February Four on 400 Feedback

Thank you to all the brave souls who entered this month’s Four on 400 contest!

Sharing your writing takes courage, and we appreciate your enthusiasm for our contest.Below, we’ve posted the first 400 words from this month’s winner, along with feedback from at least four of our members. We also encourage our readers to share their (constructive) suggestions and encouragement in the comments section below.

 

Tainted Seeds, Young Adult, Contemporary Suspense, Chapter 1

Bree turned back to her older sister, who lagged behind despite her longer strides. Lily’s Adidas sneakers scuffed the cracked sidewalk with each unhurried step through the deserted neighborhood.

“What a waste of a summer day,” Lily said once she caught up.

“Come on, this is important to me.” Bree pressed the voter pamphlets protectively against her sweaty Say No to GMOs T-shirt. She’d spent the entire week mapping a route and rehearsing her speech. The least Lily could do was be more cheerful.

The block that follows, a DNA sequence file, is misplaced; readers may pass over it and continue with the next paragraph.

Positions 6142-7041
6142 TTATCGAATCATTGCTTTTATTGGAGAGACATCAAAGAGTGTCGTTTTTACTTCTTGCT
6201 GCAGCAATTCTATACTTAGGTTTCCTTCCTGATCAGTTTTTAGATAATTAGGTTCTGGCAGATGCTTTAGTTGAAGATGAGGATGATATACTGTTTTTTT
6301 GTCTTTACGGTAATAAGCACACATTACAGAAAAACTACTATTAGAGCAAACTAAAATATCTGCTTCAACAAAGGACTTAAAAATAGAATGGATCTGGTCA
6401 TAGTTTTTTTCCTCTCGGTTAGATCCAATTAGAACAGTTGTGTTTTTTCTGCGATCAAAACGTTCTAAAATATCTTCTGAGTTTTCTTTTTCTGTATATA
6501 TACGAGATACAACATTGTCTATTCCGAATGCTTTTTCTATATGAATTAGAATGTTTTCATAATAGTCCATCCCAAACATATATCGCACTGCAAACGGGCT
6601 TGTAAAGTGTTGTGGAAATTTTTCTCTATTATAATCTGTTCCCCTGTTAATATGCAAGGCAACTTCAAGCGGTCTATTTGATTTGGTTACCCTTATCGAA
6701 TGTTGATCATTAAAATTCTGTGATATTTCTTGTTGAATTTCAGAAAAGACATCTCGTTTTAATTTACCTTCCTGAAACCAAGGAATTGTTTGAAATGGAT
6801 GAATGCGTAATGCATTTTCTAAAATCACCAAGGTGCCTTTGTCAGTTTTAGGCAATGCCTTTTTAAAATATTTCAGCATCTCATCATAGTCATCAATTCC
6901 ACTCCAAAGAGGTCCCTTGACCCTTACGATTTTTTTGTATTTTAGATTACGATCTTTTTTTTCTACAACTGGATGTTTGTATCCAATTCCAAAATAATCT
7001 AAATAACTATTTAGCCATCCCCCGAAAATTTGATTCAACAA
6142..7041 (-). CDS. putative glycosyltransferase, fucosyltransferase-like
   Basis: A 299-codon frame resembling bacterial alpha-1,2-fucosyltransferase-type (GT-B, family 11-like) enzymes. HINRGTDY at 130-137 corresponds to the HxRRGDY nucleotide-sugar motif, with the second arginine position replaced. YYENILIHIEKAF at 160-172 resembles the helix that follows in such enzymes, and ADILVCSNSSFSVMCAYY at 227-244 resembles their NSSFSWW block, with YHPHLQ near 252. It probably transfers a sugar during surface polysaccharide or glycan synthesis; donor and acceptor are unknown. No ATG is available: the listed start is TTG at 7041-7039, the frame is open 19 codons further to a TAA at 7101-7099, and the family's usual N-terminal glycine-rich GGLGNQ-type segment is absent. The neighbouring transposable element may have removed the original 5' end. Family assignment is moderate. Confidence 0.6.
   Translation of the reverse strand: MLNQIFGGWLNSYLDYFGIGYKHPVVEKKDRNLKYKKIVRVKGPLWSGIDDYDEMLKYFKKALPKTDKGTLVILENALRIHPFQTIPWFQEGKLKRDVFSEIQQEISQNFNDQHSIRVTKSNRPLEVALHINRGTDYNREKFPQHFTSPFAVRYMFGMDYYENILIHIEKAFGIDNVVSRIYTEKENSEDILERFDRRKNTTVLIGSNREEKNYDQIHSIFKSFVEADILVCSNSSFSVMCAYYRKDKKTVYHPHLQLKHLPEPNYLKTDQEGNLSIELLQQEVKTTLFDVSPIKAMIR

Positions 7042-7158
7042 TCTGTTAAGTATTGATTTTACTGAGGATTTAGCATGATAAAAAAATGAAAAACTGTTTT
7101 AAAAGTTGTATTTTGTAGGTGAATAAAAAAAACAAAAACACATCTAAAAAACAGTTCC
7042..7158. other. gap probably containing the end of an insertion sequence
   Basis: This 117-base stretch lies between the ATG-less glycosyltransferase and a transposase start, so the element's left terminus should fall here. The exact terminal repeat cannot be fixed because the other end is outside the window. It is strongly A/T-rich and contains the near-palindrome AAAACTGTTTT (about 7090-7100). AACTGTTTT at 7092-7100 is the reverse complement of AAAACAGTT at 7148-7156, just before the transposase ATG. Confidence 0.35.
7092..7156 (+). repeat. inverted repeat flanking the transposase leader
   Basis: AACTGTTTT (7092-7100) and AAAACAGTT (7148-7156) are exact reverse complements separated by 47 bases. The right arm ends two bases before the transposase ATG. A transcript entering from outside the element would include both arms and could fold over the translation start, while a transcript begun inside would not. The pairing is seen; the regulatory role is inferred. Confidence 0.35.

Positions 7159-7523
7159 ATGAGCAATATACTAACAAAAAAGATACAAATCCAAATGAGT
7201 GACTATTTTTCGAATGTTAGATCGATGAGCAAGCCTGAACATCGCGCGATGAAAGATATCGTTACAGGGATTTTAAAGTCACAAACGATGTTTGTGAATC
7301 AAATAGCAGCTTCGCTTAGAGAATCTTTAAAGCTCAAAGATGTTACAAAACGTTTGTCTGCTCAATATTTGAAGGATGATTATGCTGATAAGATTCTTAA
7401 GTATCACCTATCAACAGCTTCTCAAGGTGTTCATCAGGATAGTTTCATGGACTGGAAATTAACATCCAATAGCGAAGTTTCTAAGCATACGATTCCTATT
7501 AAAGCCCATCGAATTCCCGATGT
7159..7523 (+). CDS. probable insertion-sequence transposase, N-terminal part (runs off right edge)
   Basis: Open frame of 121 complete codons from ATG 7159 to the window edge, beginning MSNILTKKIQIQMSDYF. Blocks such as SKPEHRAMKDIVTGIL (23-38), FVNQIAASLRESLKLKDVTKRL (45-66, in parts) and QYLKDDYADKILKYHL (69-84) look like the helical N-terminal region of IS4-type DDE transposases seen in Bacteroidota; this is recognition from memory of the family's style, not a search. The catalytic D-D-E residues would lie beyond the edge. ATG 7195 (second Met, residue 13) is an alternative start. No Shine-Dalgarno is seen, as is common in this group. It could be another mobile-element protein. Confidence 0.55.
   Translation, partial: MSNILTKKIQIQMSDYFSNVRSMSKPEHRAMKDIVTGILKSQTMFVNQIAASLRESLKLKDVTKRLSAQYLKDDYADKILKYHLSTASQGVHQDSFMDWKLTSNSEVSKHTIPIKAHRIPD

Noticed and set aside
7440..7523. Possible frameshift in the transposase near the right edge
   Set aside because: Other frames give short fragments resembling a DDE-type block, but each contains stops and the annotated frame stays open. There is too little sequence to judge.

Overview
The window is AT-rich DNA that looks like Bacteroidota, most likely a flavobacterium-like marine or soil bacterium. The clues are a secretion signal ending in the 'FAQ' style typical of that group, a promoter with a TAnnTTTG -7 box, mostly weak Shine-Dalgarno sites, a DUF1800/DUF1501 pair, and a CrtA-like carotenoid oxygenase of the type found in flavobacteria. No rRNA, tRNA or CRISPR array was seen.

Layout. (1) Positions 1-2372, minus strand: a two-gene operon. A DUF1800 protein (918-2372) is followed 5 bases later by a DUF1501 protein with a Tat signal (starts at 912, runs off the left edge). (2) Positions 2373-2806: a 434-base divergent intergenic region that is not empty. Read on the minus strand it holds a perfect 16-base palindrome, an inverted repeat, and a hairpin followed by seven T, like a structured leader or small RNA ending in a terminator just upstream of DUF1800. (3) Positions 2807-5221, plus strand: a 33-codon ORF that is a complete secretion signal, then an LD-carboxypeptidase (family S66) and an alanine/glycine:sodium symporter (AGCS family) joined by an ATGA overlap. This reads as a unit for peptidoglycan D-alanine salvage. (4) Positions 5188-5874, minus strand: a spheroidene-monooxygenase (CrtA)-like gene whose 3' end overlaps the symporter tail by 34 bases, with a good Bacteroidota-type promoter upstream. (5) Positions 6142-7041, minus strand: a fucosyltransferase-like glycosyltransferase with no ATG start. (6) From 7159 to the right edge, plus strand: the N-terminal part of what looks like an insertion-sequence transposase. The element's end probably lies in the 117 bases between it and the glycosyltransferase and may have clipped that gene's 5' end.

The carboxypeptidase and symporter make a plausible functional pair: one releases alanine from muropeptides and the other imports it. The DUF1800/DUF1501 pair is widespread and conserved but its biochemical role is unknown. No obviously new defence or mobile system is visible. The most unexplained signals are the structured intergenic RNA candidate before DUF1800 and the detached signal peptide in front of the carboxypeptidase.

Her sister flicked her blond hair over her blistering, red shoulder. “You’re always chasing rainbows and leprechauns. No one’s going to vote for higher taxes to buy lettuce and light bulbs for schools.”

Bree forced a laugh. “People just need to be educated,” she said, but her voice had lost some of its earlier conviction as she took in yet another row of bungalows with peeling paint and weed-covered lawns.

“Aren’t you tired of having doors slammed in your face? It’s your sixteenth birthday. We could go to the mall, and I could help you spend that birthday check.”

Her sister had a point. Few residents in their working class town could afford much beyond the basics, and their resistance to change was only one of a thousand reasons she needed to get out of Boren Valley—or Boring Valley as she and her best friend Madeleine called it. Too bad she was tied up with camp counselor training today. She would’ve been more encouraging.